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audiopy - a program to control the Solaris audio device.

Contact: Barry Warsaw
Email:   bwarsaw@python.org
Version: 1.1

Introduction

    Audiopy is a program to control the Solaris audio device, allowing
    you to choose both the input and output devices, and to set the
    output volume.  It can be run either as a standalone command-line
    script, or as a Tkinter based GUI application.

    Note that your version of Python must have been built with the
    sunaudiodev module enabled.  It is not enabled by default however!
    You will need to edit your Modules/Setup file, uncomment the
    sunaudiodev module spec line and rebuild Python.

    Using audiopy, you can select one of three possible input devices:
    the microphone, the line-in jack, or the CD in.  These choices are
    mutually exclusive; you can only have one active input device at
    any one time (this is enforced by the underlying device).  Some
    input devices may not be supported on all Solaris machines.

    You can also choose to enable any of the three possible output
    devices: the headphone jack, the speakers, or the line-out jack.
    You can enable any combination of these three devices.

    You can also set the output gain (volume) level.

Running as a GUI

    Simply start audiopy with no arguments to start it as a Tkinter
    based GUI application.  It will pop up a window with two sections:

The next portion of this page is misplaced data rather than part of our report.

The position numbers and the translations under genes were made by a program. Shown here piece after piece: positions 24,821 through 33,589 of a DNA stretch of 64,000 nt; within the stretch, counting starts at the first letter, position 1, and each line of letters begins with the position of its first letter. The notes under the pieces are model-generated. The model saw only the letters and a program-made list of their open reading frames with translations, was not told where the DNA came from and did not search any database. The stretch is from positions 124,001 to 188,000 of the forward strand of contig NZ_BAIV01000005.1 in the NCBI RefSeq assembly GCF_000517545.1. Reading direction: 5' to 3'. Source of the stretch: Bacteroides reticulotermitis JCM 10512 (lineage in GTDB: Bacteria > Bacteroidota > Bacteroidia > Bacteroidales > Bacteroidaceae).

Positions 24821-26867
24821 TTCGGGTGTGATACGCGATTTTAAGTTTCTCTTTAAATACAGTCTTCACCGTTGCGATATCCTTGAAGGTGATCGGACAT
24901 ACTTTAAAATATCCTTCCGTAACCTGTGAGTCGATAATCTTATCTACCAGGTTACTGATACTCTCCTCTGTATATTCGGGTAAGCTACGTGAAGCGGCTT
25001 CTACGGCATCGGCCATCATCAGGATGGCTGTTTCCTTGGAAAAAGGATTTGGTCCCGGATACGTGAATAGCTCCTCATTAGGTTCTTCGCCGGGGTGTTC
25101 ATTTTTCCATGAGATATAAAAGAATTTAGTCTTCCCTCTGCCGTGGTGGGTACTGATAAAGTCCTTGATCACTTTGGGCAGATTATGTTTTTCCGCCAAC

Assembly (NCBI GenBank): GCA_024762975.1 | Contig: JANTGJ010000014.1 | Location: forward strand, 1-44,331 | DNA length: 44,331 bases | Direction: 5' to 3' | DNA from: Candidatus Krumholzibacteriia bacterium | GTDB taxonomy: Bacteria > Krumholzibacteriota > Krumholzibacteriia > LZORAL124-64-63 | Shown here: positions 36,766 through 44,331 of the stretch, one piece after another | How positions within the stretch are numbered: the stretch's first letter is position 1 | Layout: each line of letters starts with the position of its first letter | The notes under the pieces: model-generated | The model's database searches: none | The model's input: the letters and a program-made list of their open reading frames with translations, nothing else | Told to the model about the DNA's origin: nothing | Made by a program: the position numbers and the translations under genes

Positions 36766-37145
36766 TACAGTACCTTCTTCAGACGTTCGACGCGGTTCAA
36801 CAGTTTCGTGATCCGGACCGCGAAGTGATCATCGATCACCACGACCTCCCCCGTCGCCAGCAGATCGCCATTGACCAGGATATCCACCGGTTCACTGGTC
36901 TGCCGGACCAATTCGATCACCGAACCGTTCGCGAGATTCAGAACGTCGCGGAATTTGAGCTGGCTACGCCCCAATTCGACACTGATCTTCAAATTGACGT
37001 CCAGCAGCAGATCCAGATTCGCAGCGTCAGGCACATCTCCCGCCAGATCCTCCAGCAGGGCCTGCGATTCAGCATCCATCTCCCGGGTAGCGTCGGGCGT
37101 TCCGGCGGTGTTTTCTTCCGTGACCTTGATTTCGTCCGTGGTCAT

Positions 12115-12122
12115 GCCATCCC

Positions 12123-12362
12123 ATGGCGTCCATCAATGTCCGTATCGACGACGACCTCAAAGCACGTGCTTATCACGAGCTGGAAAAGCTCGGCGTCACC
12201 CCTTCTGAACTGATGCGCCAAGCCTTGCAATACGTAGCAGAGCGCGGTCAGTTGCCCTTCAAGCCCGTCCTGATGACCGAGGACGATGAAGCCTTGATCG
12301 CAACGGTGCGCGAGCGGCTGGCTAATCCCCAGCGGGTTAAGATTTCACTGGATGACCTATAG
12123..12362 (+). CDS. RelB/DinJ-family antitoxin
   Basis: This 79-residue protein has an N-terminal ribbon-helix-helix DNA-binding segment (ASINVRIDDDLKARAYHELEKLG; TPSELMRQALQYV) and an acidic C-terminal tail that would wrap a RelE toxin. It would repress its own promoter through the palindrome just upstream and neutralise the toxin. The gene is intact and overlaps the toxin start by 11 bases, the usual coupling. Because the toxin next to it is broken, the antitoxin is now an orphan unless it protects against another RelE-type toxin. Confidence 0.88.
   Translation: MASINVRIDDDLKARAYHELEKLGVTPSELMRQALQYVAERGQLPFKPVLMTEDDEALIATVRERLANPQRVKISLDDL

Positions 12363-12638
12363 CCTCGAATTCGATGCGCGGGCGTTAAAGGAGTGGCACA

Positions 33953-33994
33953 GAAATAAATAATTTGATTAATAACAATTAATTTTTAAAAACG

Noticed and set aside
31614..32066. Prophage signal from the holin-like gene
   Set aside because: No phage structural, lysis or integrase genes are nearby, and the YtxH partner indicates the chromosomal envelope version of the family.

the top portion contains three radio buttons indicating your
    selected input device; the middle portion contains three
    checkboxes indicating your selected output devices; the bottom
    portion contains a slider that changes the output gain.

    Note the underlined characters in the button labels.  These
    indicate keyboard accelerators so that pressing Alt+character you
    can select that device.  For example, Alt-s toggles the Speaker
    device.  The Alt accelerators are the same as those you'd use in
    as the short-form command line switches (see below).

    Alt-q is also an accelerator for selecting Quit from the File
    menu.

    Unsupported devices will appear dimmed out in the GUI.  When run
    as a GUI, audiopy monitors the audio device and automatically
    updates its display if the state of the device is changed by some
    other means.  With Python versions before 1.5.2 this is done by
    occasionally polling the device, but in Python 1.5.2 no polling is
    necessary (you don't really need to know this, but I thought I'd
    plug 1.5.2 :-).
    
Running as a Command Line Program

    You can run audiopy from the command line to select any
    combination of input or output device, by using the command line
    options.  Actually, any option forces audiopy to run as a command
    line program and not display its GUI.

    Options have the general form

        --device[={0,1}]
        -d[-{0,1}]

    meaning there is both a long-form and short-form of the switch,
    where `device' or `d' is one of the following:

        (input)
            microphone -- m
            linein     -- i
            cd         -- c

        (output)
            headphones -- p
            speaker    -- s
            lineout    -- o

    When no value is given, the switch just toggles the specified
    device.  With a value, 0 turns the device off and 1 turns the
    device on.  Any other value is an error.

    For example, to turn the speakers off, turn the headphones on, and 
    toggle the cd input device, run audiopy from the command line like 
    so:

    % ./audiopy -s=0 -p=1 -c

    Audiopy understands these other command line options:

    --gain volume
    -g volume
        Sets the output volume to the specified gain level.  This must 
        be an integer between MIN_GAIN and MAX_GAIN (usually [0..255], 
        but use the -h option to find the exact values).

    --version
    -v
        Print the version number and exit

    --help
    -h
        Print a help message and exit
        


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